It's not often a TV program can inspire great outcomes for both students and aged care residents, but the ABC's Old People's Home for Teenagers has done just that.
Students from Heritage Christian School have been meeting weekly with residents from RSL LifeCare Le Hamel Village - completing tasks, learning about one another and teaching new skills.
On Monday, November 20, the group of about 12 met for the last time, concluding the six-week program with a Christmas party.
Heritage Christian School teacher Casey Baldwin hailed the out-of-the-box idea as a great success and said everyone has bought in.
"I remember one of the students saying to me 'Miss I don't know how to start conversations' and I said you don't know how to start conversations yet," she said.
"I said it will come and you watch her now and she's great."
After gaining inspiration from the TV program, Ms Baldwin first approached the school's principal and then reached out to Port Macquarie-Hastings Council.
"Sam Johnson from council, she suggested I go to Le Hamel Village and I spoke with Tulli and she has been phenomenal," she said.
"She has taken this and run with it and she has supported me the whole way. She's so excited, gets tears in her eyes because she's so excited to see how well her seniors are going."
Le Hamel Village manager Tulli-Rae Fowler said more than anything, the program has been insightful.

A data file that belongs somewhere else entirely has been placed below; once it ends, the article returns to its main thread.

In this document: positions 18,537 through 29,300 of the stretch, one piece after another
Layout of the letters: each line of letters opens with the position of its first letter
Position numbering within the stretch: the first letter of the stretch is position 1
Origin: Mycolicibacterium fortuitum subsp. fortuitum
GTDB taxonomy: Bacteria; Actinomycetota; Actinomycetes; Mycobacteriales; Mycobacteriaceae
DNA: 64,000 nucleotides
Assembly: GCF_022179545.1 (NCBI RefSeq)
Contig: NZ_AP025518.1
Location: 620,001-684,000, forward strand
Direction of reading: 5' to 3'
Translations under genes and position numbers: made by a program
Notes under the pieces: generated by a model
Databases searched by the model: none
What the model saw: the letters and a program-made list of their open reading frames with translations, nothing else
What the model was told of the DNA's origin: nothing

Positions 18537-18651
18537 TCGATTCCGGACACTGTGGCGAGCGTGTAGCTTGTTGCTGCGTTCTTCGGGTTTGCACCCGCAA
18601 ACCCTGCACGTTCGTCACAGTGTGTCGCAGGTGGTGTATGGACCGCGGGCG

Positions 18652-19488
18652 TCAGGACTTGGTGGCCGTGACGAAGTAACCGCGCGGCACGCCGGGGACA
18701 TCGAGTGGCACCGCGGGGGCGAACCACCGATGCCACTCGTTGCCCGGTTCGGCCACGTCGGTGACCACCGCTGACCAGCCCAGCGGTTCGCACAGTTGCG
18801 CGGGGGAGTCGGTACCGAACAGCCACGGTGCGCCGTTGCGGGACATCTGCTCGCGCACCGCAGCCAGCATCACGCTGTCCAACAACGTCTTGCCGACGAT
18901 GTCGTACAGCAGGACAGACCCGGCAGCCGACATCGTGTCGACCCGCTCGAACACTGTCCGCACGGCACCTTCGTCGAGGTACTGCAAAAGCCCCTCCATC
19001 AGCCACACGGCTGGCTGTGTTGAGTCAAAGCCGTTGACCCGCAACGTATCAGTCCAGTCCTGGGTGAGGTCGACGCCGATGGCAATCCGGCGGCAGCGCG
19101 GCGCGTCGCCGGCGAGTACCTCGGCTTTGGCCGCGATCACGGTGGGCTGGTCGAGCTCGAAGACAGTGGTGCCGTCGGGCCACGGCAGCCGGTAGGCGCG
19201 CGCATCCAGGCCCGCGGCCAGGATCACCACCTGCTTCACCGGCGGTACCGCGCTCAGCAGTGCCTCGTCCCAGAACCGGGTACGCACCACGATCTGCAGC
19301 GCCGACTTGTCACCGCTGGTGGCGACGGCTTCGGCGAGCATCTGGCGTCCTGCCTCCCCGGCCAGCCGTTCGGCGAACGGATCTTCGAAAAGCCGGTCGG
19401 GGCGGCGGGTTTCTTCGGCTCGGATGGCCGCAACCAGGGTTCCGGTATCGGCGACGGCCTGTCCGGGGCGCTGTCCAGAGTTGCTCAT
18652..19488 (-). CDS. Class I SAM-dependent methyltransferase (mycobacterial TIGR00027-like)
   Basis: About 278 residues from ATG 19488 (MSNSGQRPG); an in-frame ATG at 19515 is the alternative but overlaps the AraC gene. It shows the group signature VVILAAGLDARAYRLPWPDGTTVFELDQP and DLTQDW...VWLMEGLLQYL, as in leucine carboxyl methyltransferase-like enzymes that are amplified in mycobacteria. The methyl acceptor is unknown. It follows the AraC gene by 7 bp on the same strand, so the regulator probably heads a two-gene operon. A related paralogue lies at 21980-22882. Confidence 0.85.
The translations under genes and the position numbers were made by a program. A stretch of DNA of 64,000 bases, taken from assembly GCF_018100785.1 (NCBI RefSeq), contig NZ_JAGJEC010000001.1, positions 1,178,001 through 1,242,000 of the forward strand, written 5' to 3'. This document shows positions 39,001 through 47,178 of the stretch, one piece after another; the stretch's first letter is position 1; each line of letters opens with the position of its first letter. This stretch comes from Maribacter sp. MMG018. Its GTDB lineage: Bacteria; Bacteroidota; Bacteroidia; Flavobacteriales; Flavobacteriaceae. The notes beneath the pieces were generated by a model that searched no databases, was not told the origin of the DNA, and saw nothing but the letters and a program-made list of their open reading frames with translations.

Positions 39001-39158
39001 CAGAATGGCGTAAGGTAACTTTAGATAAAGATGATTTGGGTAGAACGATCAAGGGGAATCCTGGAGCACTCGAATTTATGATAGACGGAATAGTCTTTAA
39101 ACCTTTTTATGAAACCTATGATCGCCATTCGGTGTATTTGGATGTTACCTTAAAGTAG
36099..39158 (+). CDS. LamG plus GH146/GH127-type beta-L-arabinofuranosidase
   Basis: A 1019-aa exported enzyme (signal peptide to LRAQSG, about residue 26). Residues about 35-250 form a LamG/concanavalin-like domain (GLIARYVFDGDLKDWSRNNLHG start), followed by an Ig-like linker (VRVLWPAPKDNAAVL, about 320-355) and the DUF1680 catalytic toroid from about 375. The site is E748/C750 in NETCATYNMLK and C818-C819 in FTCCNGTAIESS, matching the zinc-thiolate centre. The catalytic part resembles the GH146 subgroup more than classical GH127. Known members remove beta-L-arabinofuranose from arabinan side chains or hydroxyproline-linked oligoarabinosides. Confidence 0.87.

"The impact it has across both seniors and students together and how much more alike they are in the problems and issues that some people experience," she said.
"Age doesn't really effect that they still go through those same struggles regardless and its been beautiful to watch and witness them all grow together and create this bond."
Ms Fowler said it was a long process building interest in her residents who were often apprehensive about being placed out of their comfort zone.
"There was a lot of interest but there was equally a lot of hesitation," she said. "It is something new, unnerving and it's very vulnerable and for some of these residents putting yourself in a vulnerable situation does concern people."
On Monday, October 16, the students and aged care residents gathered for their first activity, a 'speed-meeting' exercise at Roto House.
The second meeting was a treasure hunt on the school grounds where seniors and students worked together to decipher clues. The seniors then hosted the students for a games day at the Village.
Both groups then exchanged knowledge, the seniors teaching baking skills and imparting words of wisdom while the students were able to show their technical know-how, demonstrating how to borrow an eBook and or slow down a YouTube clip.
Ms Fowler thanked all participants who she called trailblazers. Plans are already in place to expand the program in the near future, including incorporating RSL Lifecare's Pozières Village.
"The guys that did this program at the pilot are the trailblazers," Ms Fowler said. "There were a lot of people really interested but were just too hesitant because it was out of their comfort zone but now the feedback and just hearing the residents come back and say how impactful its been, for them it has really triggered that (interest)."
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